Though there is plenty of cannabis use in the Caribbean island nation, Borgh notes that many business owners don’t want people, especially tourists, smoking within their property’s boundaries and therefore don’t advertise cannabis use at their respective locations.
Borghinvilla is a wedding venue that accommodates full-on weed-themed weddings and also nuptials in which weed might not necessarily be the theme, but is a welcomed guest nonetheless. When asked about the prevalence of marijuana vacations and special events for cannabis consumers, Borgh, who is not herself a cannabis user, elaborates, “People just want to have the freedom to have a joint on their balcony [or] patio, especially in warm climates.
“In my opinion, this is something that should have been legalized many years ago as the behavioral results are much more favorable than alcohol, which is not only legal in most places, but sold by the government or taxed by the government,” Borgh continues. “As states and [countries like] Canada legalize marijuana, then travelers will be less hesitant to use abroad or locally.”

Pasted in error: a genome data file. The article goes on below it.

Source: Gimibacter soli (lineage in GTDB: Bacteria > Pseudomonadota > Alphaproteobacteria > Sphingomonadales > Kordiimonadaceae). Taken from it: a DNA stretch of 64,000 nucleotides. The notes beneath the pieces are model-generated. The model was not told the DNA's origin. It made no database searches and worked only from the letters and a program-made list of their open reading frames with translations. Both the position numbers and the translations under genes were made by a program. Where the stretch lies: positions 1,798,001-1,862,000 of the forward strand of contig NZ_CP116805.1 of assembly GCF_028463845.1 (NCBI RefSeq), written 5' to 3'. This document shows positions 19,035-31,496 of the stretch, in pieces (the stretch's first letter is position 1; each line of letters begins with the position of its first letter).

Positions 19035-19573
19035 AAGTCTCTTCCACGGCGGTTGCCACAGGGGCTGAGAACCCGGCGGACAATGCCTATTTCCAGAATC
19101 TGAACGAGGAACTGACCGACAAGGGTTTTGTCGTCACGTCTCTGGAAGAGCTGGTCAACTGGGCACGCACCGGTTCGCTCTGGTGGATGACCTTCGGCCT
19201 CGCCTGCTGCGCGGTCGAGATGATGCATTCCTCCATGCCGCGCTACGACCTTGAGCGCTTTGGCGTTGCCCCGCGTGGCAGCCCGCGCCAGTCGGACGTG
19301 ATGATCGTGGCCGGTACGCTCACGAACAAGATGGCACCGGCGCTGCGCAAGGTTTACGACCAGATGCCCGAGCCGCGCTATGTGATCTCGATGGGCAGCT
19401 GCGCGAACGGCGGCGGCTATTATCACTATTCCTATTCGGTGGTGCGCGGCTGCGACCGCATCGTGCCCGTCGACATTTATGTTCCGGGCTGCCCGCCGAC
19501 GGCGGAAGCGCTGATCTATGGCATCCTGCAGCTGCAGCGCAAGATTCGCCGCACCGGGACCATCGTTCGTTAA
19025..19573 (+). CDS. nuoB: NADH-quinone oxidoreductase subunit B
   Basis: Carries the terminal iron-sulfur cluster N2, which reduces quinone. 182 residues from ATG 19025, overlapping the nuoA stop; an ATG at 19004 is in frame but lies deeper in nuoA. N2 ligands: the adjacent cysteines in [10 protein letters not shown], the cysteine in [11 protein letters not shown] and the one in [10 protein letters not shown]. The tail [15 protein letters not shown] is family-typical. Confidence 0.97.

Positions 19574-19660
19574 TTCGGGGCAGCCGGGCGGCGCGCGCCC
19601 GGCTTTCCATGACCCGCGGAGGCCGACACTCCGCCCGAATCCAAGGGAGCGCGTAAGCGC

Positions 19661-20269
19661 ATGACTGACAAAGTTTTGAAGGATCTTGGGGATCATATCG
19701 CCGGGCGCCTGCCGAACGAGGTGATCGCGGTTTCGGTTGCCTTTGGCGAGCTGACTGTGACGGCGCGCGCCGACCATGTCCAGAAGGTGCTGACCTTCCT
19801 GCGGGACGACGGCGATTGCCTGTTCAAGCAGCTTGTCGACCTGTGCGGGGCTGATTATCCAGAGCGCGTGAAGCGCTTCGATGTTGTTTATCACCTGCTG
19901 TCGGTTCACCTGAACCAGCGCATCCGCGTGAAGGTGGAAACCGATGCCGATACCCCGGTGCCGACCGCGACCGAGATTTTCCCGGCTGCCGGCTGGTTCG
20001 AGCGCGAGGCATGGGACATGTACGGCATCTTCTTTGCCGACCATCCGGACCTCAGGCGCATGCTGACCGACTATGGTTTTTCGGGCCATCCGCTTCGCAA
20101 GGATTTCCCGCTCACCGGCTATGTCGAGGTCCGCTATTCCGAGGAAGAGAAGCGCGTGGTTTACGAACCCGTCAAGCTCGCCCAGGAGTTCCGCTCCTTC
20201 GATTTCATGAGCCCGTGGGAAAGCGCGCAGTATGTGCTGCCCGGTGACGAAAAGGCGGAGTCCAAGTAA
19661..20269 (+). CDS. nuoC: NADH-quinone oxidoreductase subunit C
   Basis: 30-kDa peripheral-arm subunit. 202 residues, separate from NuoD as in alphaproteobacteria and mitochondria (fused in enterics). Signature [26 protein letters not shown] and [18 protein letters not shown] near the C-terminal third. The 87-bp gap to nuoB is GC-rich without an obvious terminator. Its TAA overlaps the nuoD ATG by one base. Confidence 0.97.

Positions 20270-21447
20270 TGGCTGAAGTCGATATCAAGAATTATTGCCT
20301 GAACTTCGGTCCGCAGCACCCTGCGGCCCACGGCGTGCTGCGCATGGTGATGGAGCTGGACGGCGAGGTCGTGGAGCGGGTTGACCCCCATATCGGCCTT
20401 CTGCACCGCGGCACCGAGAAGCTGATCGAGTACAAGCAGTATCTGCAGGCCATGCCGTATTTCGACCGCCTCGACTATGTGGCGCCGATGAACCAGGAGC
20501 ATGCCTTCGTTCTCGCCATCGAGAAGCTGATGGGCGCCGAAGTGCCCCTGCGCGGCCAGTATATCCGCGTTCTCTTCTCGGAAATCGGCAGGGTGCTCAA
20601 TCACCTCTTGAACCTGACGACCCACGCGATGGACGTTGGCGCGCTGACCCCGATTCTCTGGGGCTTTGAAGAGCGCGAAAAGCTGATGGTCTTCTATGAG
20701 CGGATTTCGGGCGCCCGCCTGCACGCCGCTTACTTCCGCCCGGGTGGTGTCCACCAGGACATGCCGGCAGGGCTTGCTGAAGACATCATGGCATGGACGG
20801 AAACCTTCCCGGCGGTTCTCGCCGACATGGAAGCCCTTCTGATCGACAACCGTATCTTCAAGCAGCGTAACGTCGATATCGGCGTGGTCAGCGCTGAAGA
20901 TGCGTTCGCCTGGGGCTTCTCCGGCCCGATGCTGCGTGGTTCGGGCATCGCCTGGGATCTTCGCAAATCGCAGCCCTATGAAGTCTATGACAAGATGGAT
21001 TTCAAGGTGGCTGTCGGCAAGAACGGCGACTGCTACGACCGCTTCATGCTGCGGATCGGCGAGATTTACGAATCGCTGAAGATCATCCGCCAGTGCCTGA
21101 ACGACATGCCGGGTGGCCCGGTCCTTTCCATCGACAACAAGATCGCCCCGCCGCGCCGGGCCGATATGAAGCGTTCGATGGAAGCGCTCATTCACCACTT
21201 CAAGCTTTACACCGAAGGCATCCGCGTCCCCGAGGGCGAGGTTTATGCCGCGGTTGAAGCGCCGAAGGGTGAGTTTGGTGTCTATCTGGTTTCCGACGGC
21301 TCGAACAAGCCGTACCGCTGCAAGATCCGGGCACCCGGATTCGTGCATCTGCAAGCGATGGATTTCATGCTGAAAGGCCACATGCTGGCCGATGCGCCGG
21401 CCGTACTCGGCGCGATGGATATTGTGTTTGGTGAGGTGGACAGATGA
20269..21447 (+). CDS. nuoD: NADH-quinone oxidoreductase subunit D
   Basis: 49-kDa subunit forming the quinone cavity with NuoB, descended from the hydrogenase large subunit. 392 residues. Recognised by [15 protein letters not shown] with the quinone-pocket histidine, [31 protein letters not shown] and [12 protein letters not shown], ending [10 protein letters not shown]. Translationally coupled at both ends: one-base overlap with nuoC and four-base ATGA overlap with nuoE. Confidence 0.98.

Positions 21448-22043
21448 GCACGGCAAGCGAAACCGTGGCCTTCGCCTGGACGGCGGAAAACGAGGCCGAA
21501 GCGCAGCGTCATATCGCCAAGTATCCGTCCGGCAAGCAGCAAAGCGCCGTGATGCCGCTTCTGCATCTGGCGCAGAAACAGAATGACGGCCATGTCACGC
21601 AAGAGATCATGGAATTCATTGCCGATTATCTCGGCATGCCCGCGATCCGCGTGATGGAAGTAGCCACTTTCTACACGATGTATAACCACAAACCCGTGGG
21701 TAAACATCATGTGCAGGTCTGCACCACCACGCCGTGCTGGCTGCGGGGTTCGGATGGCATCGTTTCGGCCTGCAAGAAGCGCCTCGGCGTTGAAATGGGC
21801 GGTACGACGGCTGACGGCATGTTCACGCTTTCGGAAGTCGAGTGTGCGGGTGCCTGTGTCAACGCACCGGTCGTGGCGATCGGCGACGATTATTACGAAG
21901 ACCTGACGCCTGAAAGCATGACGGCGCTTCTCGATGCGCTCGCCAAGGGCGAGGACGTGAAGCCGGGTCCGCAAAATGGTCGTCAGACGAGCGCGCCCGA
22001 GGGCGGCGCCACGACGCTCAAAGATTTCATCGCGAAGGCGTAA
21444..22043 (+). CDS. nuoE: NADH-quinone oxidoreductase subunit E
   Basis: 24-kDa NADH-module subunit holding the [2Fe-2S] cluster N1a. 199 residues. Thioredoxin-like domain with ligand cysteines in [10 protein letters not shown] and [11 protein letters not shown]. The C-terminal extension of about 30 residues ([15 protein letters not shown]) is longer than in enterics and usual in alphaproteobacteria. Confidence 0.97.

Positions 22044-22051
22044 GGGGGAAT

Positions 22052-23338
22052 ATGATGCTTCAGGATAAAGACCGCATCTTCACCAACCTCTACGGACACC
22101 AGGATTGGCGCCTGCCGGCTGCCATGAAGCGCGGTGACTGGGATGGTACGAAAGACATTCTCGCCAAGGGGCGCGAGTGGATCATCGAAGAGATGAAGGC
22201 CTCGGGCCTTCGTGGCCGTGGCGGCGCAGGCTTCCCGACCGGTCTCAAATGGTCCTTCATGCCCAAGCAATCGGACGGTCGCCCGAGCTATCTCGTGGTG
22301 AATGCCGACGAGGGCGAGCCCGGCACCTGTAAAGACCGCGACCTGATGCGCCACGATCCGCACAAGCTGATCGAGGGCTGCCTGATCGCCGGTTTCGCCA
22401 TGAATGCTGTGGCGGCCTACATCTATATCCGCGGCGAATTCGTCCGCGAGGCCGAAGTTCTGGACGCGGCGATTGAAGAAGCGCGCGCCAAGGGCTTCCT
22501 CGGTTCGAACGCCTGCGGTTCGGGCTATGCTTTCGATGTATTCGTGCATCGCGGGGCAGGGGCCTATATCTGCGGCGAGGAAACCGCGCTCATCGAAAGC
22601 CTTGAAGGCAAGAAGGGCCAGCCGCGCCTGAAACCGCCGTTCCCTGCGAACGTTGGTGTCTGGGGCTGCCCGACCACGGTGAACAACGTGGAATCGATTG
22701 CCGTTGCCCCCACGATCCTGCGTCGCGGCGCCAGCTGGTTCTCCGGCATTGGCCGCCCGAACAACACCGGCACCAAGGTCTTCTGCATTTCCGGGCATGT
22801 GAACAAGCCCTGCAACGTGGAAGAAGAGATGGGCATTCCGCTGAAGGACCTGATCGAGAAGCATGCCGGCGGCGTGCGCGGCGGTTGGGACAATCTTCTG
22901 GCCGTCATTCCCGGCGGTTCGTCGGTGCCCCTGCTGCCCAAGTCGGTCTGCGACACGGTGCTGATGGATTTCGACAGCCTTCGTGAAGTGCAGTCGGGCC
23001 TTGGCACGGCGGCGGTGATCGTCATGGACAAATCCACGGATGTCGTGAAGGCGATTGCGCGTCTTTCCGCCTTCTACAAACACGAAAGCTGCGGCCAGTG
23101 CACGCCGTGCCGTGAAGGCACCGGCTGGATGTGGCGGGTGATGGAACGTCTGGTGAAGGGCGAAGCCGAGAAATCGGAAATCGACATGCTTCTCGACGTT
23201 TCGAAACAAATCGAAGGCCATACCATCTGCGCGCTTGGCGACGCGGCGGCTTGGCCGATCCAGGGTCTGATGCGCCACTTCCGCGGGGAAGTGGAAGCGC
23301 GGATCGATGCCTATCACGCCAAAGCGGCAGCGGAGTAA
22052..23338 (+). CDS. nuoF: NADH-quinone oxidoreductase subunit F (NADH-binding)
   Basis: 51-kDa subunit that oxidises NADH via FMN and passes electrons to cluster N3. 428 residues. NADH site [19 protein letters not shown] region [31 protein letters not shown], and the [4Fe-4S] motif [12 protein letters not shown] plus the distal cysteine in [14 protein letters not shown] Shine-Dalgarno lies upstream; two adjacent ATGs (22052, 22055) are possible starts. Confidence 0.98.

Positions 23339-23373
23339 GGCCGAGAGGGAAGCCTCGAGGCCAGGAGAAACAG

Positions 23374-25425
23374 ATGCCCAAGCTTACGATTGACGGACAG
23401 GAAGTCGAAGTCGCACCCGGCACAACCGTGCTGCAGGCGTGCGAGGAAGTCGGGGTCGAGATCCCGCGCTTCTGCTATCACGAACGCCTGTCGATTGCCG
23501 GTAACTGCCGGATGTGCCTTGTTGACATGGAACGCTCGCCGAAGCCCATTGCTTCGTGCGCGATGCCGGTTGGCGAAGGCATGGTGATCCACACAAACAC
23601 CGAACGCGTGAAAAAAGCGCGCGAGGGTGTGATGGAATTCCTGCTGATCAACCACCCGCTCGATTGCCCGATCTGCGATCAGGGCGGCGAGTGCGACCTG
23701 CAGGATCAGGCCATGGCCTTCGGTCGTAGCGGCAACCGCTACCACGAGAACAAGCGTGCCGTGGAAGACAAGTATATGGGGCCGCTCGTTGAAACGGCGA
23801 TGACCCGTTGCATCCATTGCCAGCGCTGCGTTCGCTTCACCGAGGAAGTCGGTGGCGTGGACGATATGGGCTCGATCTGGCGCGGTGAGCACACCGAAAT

Jamaica was one of the first nations in which visitors could feast their eyes on a ganja-growing operation, and despite the plant’s illegal status, kush-friendly tourism remains a major part of the local economy.
Borgh notes, “[Cannabis] is already an industry in Jamaica. Tourists have been coming for years to go and see the ganja fields. I think one of the biggest issues is balancing those who do smoke and those who don’t. On one hand, you want the business from everyone. However, those who don’t smoke often don’t want to smell it or be around it. Borghinvilla is primarily an outdoor location so it’s a nonissue for us. Since the couple rents out the entire property for the day, they can choose what their guests do and don’t do.”